Intestinal Pain, Bloating and Heartburn
Answered by: Susan Eagles
Question from: Name not given
Posted on: December 15, 1998

I am lactose intolerant, therefore I have cut out most of my dairy intake. Recently I have done some research on indigestion and some symptoms included heartburn, rumbling noises, abdominal pain, bloating etc., all of which I have. Since I have cut down my dairy intake I have noticed I do not experience nausea as much, but I am still always bloated and it’s not so much that my stomach rumbles but I think my intestinal tract. Is there any herb I can take that would prevent this?

Abdominal problems causing symptoms such as yours may be related to food allergies, stress or gastrointestinal irritants such as alcohol, smoking, coffee, food additives, sugar, antacids, pain killers such as aspirin and some prescription drugs such as antibiotics .

Any food that causes abdominal symptoms should be eliminated from your diet. Since you are lactose intolerant, all dairy should be avoided. Even a small amount, such as a lactose additive to margarine, can cause a reaction. Other foods that should be avoided because they add strain to the digestive system or are possible allergens are eggs, oranges, red meat, chocolate, sugar and artificial sweeteners, food additives and colourings. It is helpful to keep a diet diary to note foods eaten and symptoms experienced, then avoid the foods causing problems. A visit to a health food store will give you ideas on natural substitutes for foods that you eliminate from your diet. You may be able to slowly reintroduce these foods later on, because food sensitivity decreases as your digestion improves.

Digestion is improved when meals are small and foods are eaten slowly.

Fresh fruit and vegetables help to clear the intestinal tract. Try increasing these in your diet. Fruit should only be eaten on an empty stomach, because if eaten after a meal, it sits and ferments, producing toxins, while waiting for its turn in the digestive process. Fresh fruit first thing in the morning gets the digestive juices flowing. If you find that fruit, because of its high sugar content, causes digestive symptoms, then switch to vegetables and vegetable juices.

A "food combining" diet (many recipe books are available) often helps with digestive symptoms. Food combining advocates separating carbohydrates from proteins in the diet, resulting in faster digestion and decreased digestive toxicity.

If stress is involved, exercise, meditation, yoga or Tai Chi for are helpful for relaxation. Look for other ways to reduce stress in your life.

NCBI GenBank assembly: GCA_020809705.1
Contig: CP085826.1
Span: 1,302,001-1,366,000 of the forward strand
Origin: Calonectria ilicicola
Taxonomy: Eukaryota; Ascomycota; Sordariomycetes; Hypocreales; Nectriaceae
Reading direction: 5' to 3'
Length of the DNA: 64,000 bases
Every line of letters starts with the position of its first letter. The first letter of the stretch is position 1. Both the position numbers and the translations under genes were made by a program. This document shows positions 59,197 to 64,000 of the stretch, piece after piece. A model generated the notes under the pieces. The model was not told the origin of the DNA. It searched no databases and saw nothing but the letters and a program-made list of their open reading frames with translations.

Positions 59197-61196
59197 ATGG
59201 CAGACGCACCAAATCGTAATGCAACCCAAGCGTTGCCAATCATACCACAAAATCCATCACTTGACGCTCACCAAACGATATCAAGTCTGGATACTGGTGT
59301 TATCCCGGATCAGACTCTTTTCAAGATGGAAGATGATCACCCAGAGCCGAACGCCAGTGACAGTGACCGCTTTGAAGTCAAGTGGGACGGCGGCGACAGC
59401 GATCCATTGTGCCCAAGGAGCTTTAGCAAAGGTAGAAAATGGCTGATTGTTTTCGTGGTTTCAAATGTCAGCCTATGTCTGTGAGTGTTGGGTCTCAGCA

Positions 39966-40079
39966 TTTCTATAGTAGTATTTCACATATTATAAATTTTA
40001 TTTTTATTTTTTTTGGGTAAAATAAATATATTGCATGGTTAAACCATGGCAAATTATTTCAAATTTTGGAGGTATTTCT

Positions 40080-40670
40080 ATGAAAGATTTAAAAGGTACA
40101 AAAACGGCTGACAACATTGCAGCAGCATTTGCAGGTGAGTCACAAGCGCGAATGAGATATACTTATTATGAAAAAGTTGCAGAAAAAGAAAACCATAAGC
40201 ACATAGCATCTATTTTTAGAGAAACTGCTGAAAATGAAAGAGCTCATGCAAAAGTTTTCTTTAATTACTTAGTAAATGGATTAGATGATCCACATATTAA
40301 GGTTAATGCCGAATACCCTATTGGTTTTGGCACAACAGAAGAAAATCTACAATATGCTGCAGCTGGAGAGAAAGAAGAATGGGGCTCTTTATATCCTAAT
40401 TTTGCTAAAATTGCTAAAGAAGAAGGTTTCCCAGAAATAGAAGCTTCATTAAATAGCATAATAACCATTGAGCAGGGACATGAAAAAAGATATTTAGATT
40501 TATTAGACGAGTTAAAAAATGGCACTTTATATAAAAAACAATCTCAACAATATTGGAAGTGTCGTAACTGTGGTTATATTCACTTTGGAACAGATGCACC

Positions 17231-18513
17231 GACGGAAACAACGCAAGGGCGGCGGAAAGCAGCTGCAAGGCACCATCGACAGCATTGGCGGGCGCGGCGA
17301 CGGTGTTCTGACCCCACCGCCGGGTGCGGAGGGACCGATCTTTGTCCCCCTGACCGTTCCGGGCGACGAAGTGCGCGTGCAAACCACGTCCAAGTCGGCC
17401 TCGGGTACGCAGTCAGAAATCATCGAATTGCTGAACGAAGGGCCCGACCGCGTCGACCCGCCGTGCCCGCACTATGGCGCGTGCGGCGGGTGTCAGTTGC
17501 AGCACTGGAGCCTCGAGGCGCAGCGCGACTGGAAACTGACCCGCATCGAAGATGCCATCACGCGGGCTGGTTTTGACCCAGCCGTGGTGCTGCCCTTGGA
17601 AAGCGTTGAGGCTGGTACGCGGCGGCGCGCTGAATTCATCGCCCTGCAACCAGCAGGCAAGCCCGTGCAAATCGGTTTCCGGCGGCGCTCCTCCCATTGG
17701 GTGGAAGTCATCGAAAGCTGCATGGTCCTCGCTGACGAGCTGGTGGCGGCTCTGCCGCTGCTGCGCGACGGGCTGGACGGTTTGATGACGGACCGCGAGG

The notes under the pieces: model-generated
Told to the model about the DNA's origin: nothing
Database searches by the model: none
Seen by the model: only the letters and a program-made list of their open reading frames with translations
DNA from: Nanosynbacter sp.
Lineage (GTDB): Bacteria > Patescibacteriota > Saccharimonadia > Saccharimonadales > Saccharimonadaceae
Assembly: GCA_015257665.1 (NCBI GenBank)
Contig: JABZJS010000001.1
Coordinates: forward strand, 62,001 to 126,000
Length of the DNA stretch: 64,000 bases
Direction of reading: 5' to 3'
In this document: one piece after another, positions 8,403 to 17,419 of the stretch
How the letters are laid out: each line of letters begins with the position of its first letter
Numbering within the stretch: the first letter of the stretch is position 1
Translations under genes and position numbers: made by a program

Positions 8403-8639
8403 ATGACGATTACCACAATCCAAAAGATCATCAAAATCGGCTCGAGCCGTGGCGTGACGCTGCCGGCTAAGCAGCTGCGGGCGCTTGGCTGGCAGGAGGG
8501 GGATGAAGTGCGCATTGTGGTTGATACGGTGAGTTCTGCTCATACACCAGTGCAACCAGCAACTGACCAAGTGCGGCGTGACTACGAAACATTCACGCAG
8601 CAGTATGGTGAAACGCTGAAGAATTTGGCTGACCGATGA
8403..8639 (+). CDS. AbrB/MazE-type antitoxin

Herbs that can help to heal the digestive tract are:

Licorice: coats the digestive tract to resist the effects of acid. It is anti-inflammatory, anti-viral, a mild laxative, liver protective and supportive of the adrenal glands. Natural licorice sticks to chew on can usually be found in a health food store. A half teaspoon of licorice powder may be added to teas. Licorice must not be taken in pregnancy or for a period longer than 2 months.

Peppermint: Promotes digestion, decreasing nausea and flatulence

Fennel: Is soothing and excellent for flatulence

Chamomile: Excellent for heartburn and indigestion. It has anti-inflammatory and anti-microbial actions to promote healing. Chamomile should be taken at least 3 times a day.

Peppermint, Chamomile and Fennel can be purchased in bulk form or tea bags. They should be brewed in a covered cup or pot for 10-15 minutes.

Dandelion: supports the liver’s function in processing toxins. Dandelion tea is available at health food stores. It can be drunk several times a day.

Ginger: improves digestion and stimulates circulation. Because it may irritate an inflamed intestinal lining, it must be taken with food or after a meal. A tea can be made by simmering a few slices of ginger root in water for 10-15 minutes.

Slippery Elm: provides a lasting protective lining to the intestinal tract. A tablet or the powder mixed in water can be taken before every meal and at bedtime.

A book that is simple yet effective in describing the digestive process and food combining and includes recipes is "Eating Alive, Prevention Thru Good Digestion" by Dr. Jonn Matsen, N.D. (Crompton Books Ltd, 156 West 3rd Street, North Vancouver, B.C. Canada V7M 1E8, telephone: 604-986-0987; U.S. 934 Boblett Street, Blaine, WA, 98230)

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